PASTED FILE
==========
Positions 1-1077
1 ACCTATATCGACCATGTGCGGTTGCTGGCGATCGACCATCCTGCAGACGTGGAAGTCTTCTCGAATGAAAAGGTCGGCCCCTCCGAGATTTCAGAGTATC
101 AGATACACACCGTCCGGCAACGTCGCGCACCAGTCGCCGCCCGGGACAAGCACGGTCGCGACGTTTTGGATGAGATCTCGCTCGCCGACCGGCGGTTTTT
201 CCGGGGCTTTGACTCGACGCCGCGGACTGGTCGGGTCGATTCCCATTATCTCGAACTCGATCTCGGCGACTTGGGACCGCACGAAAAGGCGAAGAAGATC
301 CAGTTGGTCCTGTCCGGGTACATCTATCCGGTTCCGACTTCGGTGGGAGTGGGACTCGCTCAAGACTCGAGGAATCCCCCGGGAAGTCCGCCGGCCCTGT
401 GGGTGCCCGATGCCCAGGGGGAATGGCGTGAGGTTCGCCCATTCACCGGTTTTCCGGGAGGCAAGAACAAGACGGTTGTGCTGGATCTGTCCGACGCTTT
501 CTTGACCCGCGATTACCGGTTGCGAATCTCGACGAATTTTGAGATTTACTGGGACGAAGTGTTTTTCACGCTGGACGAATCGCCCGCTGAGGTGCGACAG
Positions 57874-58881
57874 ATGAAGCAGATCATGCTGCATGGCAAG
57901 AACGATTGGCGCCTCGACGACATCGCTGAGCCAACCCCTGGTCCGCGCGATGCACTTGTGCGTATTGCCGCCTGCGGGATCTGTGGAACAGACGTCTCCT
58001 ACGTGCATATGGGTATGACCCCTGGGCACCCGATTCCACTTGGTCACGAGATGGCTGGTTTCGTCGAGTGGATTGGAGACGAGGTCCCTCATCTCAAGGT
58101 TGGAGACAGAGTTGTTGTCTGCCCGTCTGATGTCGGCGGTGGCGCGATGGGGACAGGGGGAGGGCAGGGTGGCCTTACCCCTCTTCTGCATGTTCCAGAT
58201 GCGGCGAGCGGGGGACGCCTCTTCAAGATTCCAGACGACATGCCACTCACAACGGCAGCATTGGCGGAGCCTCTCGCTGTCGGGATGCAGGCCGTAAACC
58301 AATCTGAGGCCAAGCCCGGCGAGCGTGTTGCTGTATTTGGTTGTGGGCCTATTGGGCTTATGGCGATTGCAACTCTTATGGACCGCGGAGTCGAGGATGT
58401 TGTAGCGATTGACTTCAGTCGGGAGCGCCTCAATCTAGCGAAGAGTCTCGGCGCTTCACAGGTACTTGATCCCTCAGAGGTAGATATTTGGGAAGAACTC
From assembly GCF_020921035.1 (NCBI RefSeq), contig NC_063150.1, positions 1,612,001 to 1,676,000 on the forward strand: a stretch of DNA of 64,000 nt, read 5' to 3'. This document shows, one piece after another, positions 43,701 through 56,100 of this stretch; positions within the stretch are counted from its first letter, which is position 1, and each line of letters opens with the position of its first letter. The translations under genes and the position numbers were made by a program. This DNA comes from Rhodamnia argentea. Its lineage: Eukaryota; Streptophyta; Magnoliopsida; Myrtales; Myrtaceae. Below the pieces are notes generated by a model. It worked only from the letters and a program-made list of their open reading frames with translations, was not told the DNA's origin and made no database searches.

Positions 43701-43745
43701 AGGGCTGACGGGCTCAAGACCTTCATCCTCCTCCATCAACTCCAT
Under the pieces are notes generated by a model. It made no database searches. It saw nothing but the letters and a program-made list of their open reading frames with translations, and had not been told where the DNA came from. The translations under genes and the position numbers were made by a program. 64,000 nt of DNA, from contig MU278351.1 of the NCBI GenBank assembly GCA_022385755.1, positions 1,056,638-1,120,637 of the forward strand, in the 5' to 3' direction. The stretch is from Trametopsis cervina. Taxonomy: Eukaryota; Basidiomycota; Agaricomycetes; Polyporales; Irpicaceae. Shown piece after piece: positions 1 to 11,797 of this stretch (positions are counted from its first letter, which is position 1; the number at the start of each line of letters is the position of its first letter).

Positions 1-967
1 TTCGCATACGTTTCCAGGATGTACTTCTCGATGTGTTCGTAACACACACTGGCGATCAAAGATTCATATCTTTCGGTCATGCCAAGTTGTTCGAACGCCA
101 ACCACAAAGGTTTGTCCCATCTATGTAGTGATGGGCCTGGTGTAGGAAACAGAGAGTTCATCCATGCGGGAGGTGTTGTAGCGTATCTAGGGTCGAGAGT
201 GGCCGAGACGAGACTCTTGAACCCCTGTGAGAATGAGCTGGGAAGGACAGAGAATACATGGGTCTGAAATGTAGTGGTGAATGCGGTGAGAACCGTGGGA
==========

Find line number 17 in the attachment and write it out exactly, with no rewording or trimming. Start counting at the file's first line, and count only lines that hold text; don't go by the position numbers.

Positions 43701-43745